The most advantageous move for North Korea is to give up the nukes in return for economic aid and at the same time institute more economic reforms inside North Korea. Because North Korea has often rejected the most advantageous moves in the past there is no guarantee that North Korea will do what is in its best interest this time. Yet it appears that the North Koreans are ready and willing to actually help themselves for once. Then again the Chinese may have pointed out that North Korea cannot feed itself without access to Chinese food supplies and that China has many friends in the North Korea bureaucracy and the North Korean leader knows that because he tried, and failed, to get rid of them. There were too many and often these pro-China officials had hidden their attitudes very well. China could replace the Kim government. It would be messy and expensive for China but it could be done. However if North Korea had a lot of effective nuclear weapons (which they do not have yet) that could be an unacceptable threat to China. It also became clear to North Korea that for once the Americans, China and South Korea are all united in insisting that there be some fundamental reforms in North Korea. By the end of May the meetings with South Korean and American leaders and Kim Jong Un will have taken place. A deal will have been agreed on, or not. If there is a deal it will require verification and that can be implemented quickly, as can the delivery of economic aid. So within two or three months it will be clear if all this is a major change for North Korea or more of the same old mistakes. That in itself is progress of a sort.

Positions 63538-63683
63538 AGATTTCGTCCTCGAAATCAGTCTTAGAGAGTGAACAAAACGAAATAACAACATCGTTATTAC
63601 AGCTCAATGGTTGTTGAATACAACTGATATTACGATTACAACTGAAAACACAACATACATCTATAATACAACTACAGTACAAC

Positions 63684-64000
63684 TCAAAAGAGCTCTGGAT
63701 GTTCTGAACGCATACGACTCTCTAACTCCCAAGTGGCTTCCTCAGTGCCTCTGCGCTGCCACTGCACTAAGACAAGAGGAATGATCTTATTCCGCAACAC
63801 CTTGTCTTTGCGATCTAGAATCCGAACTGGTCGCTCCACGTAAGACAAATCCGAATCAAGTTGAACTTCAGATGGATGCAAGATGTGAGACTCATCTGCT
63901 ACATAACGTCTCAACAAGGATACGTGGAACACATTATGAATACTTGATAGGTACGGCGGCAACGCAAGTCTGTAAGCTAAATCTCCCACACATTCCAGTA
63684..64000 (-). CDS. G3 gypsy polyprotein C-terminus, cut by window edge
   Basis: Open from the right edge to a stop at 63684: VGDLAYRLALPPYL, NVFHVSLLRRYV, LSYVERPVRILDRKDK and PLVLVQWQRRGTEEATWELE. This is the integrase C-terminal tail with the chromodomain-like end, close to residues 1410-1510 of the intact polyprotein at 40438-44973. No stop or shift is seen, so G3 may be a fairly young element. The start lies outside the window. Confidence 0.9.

The Height And Heft Advantage

The 3,500 kilometer border shared by India and China is largely uninhabited areas where news does not travel fast. Indians call this border the LAC (Line of Actual Control) because so much of it is disputed by China and both countries have increased military forces along the most frequently contested areas. The Chinese have managed to quietly gain a crucial advantage in these areas. India has noted that China has put a number of surveillance satellites into service that specialize in border surveillance along the much of the LAC. In addition China has been seen installing ground based sensors as well (cameras, radars and other devices). As a result the Chinese can react more quickly to whatever happens (natural or manmade) along the LAC. China has a much larger space program and electronics industry than India and used that to develop an intel advantage along the LAC that India is unlikely to match (because it is so expensive and depends an tech that India does not have access to.) China also uses its tech and industrial advantage to supply its troops with more effective weapons and equipment. Thus Chinese troops along the often frozen LAC have been gear to handle the cold and weapons that are more reliable in those frozen conditions.